[Haskell wikibook] Re: Next steps (both literally and the module)

Daniel Mlot duplode_1 at yahoo.com.br
Sat Jun 12 21:42:29 EDT 2010

On 06/10/2010 09:37 AM, Heinrich Apfelmus wrote:
> Ah, it's just that in my experience, conceptual explanations usually do
> not work so well for introducing someone to a new concept for the first
> time. Usually, a hands-on approach that simply uses the concept gives
> better results: the student needs to figure out the concept himself, and
> usually does so in order to memorize the material anyway.
> I think Brent Yorgey has put it most brilliantly in his remark on the
> "Monad Tutorial Fallacy":
> http://byorgey.wordpress.com/2009/01/12/abstraction-intuition-and-the-monad-tutorial-fallacy/
> In other words, the concept is synthesized from its particular examples,
> not the other way round.

On a general note, these considerations are related to an important 
point about the Wikibook as a whole (or at least my vision for it). One 
important differential of the Beginner's Trail when compared with other 
Haskell tutorials is leanness. The immediate consequence of that is 
practical: For instance, I went through most of it in about ten days, 
and got a reasonably good initial understanding of how Haskell works (at 
least for a complete newbie to functional programming). Certainly things 
wouldn't advance as quickly for me with, say, "Real World Haskell". 
Beyond mere expediteness, however, a book painted with broad strokes 
provide room for readers to complete the picture by acting on their 
curiosity, testing alternatives and developing their personal 
understanding and insights. This approach goes nicely with recognizing 
the "monad tutorial fallacy" and avoid converting analogies and running 
examples into straitjackets. (By the way, I would like to keep those 
things in mind when writing; so if you find any of my texts get bogged 
into excess detail and verbosity please warn me so I can fine tune my 

Back to "Type Basics", it seems the underlying problem (or why the text 
doesn't quite fit with the perspectives we are discussing) is the lack 
of strong examples that go beyond the mechanics and illustrate the point 
of having (and taking advantage of) a good type system. Of course, 
whether it is worth it to tackle this conceptual point upfront at such 
an early point (assuming readers with very little experience in 
functional programming) is up for debate.

And finally: I still have not given up completely on that introduction 
:-) Maybe if all references to databases and actual computation are 
removed (retaining only, say, a paper phone book) an useful (or at least 
nice) simple analogy may be presented - one that does not try to explain 
anything concrete, but just provide food for thought. When I feel 
inspired enough I will attempt a draft for you to judge whether my point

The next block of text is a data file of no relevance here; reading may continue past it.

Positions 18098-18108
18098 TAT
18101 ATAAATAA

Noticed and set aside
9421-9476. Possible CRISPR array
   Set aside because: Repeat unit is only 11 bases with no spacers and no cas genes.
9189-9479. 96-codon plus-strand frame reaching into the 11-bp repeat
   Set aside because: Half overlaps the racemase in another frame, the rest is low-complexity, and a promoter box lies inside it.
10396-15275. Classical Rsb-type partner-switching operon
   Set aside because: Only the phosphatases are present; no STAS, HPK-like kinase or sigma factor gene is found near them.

is valid.

>> Finally, a question about Next Steps the module. Do you see a place for
>> it in the overall scheme of things? My question is largely motivated by
>> the fact I am finding it rather difficult to picture a way to
>> incorporate pattern matching into the "soft", largely conceptual modules
>> about the type system (I am counting "Truth values" and "Lists and
>> tuples" among these) without breaking their flow. That leads me to
>> consider introducing piece-wise function definitions or even (x:xs) and
>> (x,y) in a separate context.
> Since the current Next Steps chapter is mainly about the alternative
> ("expression" vs "declaration") syntax to guards, where, and pattern
> matching, it should be moved to the second part of the beginners' track.

Perfect - chances are it will end up being split and redistributed 
between "More on Functions" and "Control Structures", except the part on 
function composition.

> Concerning the flow, I think that thanks to the modularity of the
> wikibook, we don't need to worry much about it. Simply making a new
> chapter on pattern matching seems fine to me.

I have some ideas on how to do an early introduction to pattern matching 
to put in the slot currently occupied by "Next Steps", and will attempt 
a draft over the following few days.

>> The function composition operator is
>> another potentially useful thing in "Next Steps" (because it fits well
>> with the idea of stimulating creative usage of Prelude functions) that
>> would be difficult to move to an earlier point of the book. That case is
>> less serious, though, as there is the option of just moving it to "More
>> on Functions".
> Either "More on Functions" or the cheat sheet texts, I'd say.

The general concept of function composition would be key in illustrating 
how important is having a good vocabulary of functions, so it would make 
sense to have it in the cheat sheet module. The usage of the (.) 
operator might be delayed to "More on Functions" if need be.

Daniel Mlot

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